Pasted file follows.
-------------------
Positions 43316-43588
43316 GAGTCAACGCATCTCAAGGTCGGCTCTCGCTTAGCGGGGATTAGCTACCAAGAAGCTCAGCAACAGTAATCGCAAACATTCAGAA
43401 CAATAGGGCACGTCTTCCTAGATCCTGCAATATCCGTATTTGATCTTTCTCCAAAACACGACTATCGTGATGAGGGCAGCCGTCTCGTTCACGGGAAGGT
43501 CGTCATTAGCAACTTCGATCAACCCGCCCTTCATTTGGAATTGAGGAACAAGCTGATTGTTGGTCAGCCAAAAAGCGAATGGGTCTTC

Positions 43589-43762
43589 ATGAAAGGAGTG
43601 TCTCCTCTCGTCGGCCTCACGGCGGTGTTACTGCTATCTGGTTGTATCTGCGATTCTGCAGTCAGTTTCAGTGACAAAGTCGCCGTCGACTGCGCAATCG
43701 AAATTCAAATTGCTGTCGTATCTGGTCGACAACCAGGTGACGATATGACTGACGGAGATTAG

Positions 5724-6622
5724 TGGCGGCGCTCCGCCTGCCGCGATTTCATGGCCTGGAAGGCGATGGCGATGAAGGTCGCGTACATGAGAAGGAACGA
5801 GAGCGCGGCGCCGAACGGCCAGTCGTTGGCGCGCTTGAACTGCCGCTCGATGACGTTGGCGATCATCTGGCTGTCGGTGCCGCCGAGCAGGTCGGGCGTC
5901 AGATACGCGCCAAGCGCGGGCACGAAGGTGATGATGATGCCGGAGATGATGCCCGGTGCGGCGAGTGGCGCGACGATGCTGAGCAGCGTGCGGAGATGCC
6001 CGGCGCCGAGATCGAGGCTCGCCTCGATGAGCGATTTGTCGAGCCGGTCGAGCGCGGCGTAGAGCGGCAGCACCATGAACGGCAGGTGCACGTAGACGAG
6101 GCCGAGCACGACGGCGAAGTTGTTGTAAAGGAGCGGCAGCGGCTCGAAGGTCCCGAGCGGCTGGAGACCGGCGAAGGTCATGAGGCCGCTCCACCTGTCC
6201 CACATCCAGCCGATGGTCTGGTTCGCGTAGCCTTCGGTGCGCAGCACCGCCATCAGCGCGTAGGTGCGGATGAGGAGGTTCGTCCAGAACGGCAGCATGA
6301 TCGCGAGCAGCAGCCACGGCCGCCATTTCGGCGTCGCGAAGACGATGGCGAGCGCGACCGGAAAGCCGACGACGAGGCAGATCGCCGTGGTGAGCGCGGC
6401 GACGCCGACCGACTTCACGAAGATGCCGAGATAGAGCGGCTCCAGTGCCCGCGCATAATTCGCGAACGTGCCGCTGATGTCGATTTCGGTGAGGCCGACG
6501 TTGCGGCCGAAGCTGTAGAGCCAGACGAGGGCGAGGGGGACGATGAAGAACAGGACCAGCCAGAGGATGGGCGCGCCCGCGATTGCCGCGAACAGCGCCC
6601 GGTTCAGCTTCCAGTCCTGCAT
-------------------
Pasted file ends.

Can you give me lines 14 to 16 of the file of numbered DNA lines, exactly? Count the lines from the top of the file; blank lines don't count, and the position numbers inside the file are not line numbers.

6101 GCCGAGCACGACGGCGAAGTTGTTGTAAAGGAGCGGCAGCGGCTCGAAGGTCCCGAGCGGCTGGAGACCGGCGAAGGTCATGAGGCCGCTCCACCTGTCC
6201 CACATCCAGCCGATGGTCTGGTTCGCGTAGCCTTCGGTGCGCAGCACCGCCATCAGCGCGTAGGTGCGGATGAGGAGGTTCGTCCAGAACGGCAGCATGA
6301 TCGCGAGCAGCAGCCACGGCCGCCATTTCGGCGTCGCGAAGACGATGGCGAGCGCGACCGGAAAGCCGACGACGAGGCAGATCGCCGTGGTGAGCGCGGC